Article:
Basic Discharge Chamber Physics


This work is an ongoing study of plasma losses to the magnetic cusps in multipole ion sources. Such sources are used in electrostatic gridded ion thrusters to improve plasma density and increase efficiency and performance in the ion thruster discharge chamber. In multipole ion sources, plasma is lost to the anode at a thin line of collection along the center of each magnet ring. The magnetic circuit is therefore responsible for the effective loss area of the source, which in turn controls discharge ionization performance, efficiency, and stability.

Magnetic field vector plot of a multipole ion source.

In this work we attempt to quantify the effective loss area to the magnetic cusp through a wide variety of experimental measurements including plasma potential and current density measurements at and in the region above the magnet surface as well as thoroughly characterizing the magnetic field at the magnet surface. The effective loss area is an important parameter in predictive models, and minimizing this area is key to improving source performance and efficiency.

Work Completed to Date

A 20-cm diameter, semi-conic discharge chamber was developed for initial testing1. It features four samarium-cobalt permanent magnet rings. Electrons are supplied via thermionic emission from a tungsten filament. Previous work used a planar Langmuir probe affixed to a 3-axis motion control system to map primary electron current density in the cusp region2,3. Primary electrons (electrons emitted directly from the cathode) are extremely important in that they are ultimately responsible for all ionization in the chamber. The longer a primary electron is confined in the chamber, the more ionizing events it will undergo and the more efficient the source will be.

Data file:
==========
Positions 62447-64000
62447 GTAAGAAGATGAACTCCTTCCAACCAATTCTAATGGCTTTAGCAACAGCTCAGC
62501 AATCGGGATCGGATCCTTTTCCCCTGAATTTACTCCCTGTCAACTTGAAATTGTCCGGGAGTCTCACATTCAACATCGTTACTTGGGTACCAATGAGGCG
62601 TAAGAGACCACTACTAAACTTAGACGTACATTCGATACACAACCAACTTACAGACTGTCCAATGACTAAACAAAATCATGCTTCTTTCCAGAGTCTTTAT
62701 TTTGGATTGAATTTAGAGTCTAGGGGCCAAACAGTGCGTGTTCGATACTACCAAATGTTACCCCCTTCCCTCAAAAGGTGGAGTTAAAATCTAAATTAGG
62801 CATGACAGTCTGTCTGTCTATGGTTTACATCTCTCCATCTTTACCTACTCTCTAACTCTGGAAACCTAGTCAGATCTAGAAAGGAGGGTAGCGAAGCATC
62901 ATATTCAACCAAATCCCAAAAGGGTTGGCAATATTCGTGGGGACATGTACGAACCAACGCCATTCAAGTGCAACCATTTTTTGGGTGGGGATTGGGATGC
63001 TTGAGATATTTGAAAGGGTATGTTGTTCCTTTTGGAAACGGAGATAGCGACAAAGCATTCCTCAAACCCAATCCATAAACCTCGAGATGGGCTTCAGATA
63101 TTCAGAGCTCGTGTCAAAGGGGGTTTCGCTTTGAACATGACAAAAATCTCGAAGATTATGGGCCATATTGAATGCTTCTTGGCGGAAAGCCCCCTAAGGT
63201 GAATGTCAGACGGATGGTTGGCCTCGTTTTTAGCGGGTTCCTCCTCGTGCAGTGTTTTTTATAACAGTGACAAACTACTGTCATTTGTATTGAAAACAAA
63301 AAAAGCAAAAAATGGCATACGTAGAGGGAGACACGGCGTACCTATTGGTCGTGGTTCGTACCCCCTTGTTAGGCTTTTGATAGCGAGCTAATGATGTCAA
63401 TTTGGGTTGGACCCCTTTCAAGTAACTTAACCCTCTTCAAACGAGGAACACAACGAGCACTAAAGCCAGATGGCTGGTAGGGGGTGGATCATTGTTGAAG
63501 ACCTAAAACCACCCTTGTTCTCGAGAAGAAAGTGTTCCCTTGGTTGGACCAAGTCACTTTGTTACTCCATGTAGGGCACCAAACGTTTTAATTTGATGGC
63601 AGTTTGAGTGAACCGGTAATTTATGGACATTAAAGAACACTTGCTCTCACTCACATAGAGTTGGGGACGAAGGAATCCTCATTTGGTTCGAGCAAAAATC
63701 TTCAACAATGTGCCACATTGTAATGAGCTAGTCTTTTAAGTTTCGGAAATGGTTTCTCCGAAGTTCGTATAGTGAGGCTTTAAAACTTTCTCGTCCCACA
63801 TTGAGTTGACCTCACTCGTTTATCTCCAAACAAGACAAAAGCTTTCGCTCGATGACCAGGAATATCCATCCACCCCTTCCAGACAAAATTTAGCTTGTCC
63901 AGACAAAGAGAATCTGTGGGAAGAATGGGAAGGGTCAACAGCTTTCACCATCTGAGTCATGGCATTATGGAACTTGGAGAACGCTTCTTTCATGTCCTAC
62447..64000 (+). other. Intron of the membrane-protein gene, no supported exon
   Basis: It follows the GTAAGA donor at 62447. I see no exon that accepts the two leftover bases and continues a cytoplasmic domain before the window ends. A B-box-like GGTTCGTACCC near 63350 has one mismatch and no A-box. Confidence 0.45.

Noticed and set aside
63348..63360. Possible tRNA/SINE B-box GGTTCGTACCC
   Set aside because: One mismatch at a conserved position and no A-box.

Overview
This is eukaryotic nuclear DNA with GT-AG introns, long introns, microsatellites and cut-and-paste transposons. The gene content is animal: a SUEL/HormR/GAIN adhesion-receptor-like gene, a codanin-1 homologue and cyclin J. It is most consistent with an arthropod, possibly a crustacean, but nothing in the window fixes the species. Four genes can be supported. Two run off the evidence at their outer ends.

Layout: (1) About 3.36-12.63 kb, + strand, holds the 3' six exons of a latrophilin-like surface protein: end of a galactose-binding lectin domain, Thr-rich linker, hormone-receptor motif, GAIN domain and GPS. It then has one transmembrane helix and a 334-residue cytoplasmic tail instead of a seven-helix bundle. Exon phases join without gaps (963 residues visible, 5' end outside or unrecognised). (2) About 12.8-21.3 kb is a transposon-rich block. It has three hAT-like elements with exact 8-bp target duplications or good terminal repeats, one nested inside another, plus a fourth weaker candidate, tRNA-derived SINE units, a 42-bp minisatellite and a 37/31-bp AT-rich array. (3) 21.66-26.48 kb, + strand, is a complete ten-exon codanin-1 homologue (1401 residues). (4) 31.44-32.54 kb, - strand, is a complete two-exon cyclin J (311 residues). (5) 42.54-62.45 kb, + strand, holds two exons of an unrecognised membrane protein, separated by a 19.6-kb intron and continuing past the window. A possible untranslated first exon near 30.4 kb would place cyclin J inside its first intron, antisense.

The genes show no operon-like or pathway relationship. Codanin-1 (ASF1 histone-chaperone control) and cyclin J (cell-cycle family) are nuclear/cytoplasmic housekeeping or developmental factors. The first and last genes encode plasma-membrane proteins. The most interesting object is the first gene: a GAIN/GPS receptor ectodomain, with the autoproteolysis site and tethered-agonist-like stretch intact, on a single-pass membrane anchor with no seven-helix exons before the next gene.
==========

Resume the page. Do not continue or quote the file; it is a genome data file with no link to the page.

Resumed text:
20-cm semi-conic discharge chamber.
Probe current density above a permanent magnet ring. The gray box indicates ring position.

Primary electron current density was also mapped in the region above a steel plate featuring three permanent magnet line cusps in order to study the effects of source geometry and filament location on primary electron collection3.

Probe current density above three permanent magnet line cusps.

Future Work

Future work will focus on making emissive and collecting probe measurements in the cusp region in such a way as to not disrupt the plasma sheath. This will enable more accurate efforts in quantifying plasma losses in the cusp region. The results of the experimental efforts will be incorporated into pre-existing predictive models.

Papers and Publications

1. Hubble, A. and Foster, J., “Plasma collection width measurements in a 10-cm ring cusp discharge chamber,” Proceedings of the 44th AIAA/ASM/SAE/ASEE Joint Propulsion Conference, Hartford, AIAA Paper 2008-4639.

2. Hubble, A.A. and Foster, J.E. “Primary Electron Transport and Losses in a Ring-Cusp Discharge Chamber,” Proceedings of the 31st International Electric Propulsion Conference, Ann Arbor, IEPC-2009-156 (2009).

3. Hubble, A.A. and Foster, J.E. “Spatially Resolved Study of Inter-Cusp Transport and Containment of Primary Electrons,” Proceedings of the 46th Joint Propulsion Conference, Nashville, AIAA-2010-7110 (2010).